On May 22, 1920, Austrian-born American astrophysicist Thomas Gold was born. Gold was one of three young Cambridge scientists who in the 1950s proposed the now mostly abandoned ‘steady state’ hypothesis of the universe. His work crossed academic and scientific boundaries, into biophysics, astronomy, aerospace engineering, and geophysics.
Thomas Gold and his family traveled through Europe alot during his childhood, mostly because of the political situation. He was educated in Switzerland first and then entered Trinity College, Cambridge in 1939. There he began studying mechanical science. however, Thomas Gold was sent to an internment in a camp in Canada for about 15 months. Afterwards, he returned to Cambridge and evoted his professional time to physics. He started working as a agricultural laborer and lumberjack in northern England before joining Hermann Bondi and Fred Hoyle on naval research into radar ground clutter near Dunsfold, Surrey.
Later, Gold was placed in charge of constructing new radar systems and determined how landing craft could use radar to navigate to the appropriate landing spot on D-Day. He also discovered that the German navy had fitted snorkels to its U-boats, making them operable underwater while still taking in air from above the surface. After the war, Thomas Gold began working at Cambridge’s Cavendish Laboratory to help construct the world’s largest magnetron. He also studied the effect of resonance on the human ear.
Together with Hoyle and Bondi, Thomas Gold began discussing issued over redshift and Hubble’s law. They started questioning the Big Bang Theory, which suggested that the universe expanded from an extremely dense and hot state and continues to expand today. Gold however explained that there was reason to think that the creation of matter was “done all the time and then none of the problems about fleeting moments arise. It can be just in a steady state with the expansion taking things apart as fast as new matter comes into being and condenses into new galaxies”.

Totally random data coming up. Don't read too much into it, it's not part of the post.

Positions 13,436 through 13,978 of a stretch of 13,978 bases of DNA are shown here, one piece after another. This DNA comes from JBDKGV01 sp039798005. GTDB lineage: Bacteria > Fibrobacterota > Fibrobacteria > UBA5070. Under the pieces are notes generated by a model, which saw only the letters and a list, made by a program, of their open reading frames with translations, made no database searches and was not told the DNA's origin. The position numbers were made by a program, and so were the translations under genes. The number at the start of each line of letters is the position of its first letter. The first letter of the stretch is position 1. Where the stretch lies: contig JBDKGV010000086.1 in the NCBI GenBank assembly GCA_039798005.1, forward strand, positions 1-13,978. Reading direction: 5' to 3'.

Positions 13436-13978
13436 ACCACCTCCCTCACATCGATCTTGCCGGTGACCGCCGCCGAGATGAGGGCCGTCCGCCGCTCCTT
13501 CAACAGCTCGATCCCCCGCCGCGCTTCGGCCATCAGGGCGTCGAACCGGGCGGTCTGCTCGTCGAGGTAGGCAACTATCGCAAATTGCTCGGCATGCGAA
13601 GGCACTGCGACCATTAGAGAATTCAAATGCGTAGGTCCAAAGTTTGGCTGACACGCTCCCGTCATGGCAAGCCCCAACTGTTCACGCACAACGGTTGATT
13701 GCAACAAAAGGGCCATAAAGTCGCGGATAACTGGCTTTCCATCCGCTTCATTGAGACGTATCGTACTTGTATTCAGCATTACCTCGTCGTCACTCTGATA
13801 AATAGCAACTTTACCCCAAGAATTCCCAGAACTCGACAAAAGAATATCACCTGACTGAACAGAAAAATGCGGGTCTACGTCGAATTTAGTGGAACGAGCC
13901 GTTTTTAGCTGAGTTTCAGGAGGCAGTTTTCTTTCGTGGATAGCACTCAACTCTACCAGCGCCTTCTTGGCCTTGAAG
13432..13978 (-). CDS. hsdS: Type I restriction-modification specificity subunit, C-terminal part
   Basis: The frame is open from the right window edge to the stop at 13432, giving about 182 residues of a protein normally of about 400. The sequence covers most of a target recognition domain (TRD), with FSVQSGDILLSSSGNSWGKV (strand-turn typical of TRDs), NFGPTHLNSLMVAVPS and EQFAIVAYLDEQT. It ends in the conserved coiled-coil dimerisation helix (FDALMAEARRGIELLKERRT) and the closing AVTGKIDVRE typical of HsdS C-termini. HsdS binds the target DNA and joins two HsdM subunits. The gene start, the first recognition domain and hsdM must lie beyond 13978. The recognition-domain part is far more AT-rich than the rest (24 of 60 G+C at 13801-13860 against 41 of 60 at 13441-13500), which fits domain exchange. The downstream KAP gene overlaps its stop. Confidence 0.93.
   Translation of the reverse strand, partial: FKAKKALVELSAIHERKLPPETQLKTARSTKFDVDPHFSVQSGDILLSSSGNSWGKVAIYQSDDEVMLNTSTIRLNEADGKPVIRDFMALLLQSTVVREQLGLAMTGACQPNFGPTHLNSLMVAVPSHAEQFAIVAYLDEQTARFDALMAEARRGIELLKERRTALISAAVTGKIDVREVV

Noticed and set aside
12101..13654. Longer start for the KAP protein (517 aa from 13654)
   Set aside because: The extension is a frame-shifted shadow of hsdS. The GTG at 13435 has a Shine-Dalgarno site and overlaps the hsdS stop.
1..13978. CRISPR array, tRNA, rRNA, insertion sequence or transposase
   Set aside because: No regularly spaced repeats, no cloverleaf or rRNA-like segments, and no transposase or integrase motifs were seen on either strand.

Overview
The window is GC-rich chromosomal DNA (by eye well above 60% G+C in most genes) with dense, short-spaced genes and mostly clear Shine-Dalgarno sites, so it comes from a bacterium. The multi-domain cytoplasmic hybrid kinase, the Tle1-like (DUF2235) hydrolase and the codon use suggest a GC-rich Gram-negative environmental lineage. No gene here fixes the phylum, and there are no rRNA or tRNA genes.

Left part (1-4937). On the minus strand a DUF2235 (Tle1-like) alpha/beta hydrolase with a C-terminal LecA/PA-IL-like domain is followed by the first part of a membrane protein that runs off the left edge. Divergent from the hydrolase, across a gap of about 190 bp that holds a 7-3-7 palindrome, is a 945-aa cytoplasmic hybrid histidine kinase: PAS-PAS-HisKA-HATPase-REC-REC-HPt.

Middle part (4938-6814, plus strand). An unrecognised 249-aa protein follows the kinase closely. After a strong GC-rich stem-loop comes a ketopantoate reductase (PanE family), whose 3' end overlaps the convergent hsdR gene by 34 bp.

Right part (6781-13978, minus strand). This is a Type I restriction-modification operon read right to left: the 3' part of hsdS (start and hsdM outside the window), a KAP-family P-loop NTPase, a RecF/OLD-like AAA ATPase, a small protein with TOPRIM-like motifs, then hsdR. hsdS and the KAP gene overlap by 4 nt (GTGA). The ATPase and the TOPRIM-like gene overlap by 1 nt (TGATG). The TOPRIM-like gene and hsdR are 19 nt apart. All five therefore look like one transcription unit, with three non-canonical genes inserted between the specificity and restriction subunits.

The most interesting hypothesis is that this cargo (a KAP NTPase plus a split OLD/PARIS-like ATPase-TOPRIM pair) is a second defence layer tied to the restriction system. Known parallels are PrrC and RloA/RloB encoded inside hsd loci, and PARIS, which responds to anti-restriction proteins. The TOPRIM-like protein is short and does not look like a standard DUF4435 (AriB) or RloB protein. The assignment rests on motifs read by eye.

The scientists published several scientific works on the matter . They proposed the perfect cosmological principle as the underpinning of their theory, which held that the universe is homogeneous and isotropic in space and time. On the large scale, they argued that there “is nothing outstanding about any place in the universe, and that those differences which do exist are only of local significance; that seen on a large scale the universe is homogeneous.”
However, since the universe was not characterized by a lack of evolution, distinguishing features or recognizable direction of time, they postulated that there had to be large-scale motions in the universe. They highlighted two possible types of motion: large-scale expansion and its reverse, large-scale contraction. They estimated that the creation of matter would keep the density of the universe constant as it expanded. Gold and Bondi also stated that the issues with time scale that had plagued other cosmological theories – such as the discrepancy between the age of the universe as calculated by Hubble and dating of radioactive decay in terrestrial rocks – were absent for the Steady State theory.
The problems with the Steady State theory began to emerge around the 1960s. Observations supported the idea of a constantly changing universe. It is believed that most refutation of the steady-state theory came with the discovery of the cosmic microwave background radiation in 1965, which was predicted by the Big Bang theory. Hermann Bondi then began to admit that the theory had been disproved, but Hoyle and Gold remained unconvinced for a number of years.
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